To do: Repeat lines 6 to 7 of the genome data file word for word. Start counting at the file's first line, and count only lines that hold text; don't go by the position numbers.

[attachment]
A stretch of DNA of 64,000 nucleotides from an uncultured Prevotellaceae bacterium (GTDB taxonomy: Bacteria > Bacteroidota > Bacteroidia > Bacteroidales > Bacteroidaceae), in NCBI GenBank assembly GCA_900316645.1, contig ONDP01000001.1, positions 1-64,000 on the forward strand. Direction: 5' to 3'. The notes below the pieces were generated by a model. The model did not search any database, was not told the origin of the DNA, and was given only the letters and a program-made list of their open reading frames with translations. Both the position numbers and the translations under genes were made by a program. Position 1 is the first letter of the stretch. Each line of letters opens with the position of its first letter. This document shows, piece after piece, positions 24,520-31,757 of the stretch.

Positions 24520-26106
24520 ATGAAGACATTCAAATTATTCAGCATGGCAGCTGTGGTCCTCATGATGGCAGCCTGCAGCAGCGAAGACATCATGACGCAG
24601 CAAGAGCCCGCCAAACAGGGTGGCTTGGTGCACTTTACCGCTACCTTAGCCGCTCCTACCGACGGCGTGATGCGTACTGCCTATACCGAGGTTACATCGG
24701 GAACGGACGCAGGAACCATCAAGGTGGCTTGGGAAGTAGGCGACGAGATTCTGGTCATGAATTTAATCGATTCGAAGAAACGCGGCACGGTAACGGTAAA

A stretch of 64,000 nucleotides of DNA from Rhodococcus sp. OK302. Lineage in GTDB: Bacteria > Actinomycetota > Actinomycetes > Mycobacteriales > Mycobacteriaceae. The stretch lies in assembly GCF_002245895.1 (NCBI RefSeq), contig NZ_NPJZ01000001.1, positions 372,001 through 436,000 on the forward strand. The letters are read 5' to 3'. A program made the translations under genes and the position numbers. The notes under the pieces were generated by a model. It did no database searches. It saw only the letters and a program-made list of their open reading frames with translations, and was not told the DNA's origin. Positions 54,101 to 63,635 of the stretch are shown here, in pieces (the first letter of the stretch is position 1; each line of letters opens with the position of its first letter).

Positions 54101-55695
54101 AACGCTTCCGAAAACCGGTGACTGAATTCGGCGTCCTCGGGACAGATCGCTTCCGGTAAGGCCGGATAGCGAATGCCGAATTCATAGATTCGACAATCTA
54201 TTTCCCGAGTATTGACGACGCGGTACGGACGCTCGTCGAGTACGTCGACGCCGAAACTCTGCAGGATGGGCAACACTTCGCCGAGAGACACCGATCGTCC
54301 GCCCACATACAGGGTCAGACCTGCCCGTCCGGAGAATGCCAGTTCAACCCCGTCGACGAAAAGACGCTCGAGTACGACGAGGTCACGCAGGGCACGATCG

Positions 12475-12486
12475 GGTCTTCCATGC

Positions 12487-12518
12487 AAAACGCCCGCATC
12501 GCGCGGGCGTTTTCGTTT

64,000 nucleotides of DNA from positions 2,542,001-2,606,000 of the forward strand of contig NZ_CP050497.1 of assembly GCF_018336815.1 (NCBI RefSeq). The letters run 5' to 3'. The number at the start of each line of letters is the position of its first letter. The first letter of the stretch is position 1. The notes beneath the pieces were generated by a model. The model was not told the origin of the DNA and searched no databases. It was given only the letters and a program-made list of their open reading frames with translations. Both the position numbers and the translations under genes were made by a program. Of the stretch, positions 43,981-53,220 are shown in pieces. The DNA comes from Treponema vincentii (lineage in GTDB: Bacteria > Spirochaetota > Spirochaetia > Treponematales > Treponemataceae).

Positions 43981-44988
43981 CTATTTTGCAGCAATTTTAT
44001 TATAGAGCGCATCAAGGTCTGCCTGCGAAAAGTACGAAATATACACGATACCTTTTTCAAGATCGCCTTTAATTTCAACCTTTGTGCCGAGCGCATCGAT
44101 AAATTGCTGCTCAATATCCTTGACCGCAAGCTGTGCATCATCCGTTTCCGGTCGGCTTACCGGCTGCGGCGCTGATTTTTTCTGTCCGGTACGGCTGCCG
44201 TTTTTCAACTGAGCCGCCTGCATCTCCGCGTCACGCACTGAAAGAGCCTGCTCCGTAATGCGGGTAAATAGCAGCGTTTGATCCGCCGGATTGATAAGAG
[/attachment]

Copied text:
A stretch of 64,000 nucleotides of DNA from Rhodococcus sp. OK302. Lineage in GTDB: Bacteria > Actinomycetota > Actinomycetes > Mycobacteriales > Mycobacteriaceae. The stretch lies in assembly GCF_002245895.1 (NCBI RefSeq), contig NZ_NPJZ01000001.1, positions 372,001 through 436,000 on the forward strand. The letters are read 5' to 3'. A program made the translations under genes and the position numbers. The notes under the pieces were generated by a model. It did no database searches. It saw only the letters and a program-made list of their open reading frames with translations, and was not told the DNA's origin. Positions 54,101 to 63,635 of the stretch are shown here, in pieces (the first letter of the stretch is position 1; each line of letters opens with the position of its first letter).

Positions 54101-55695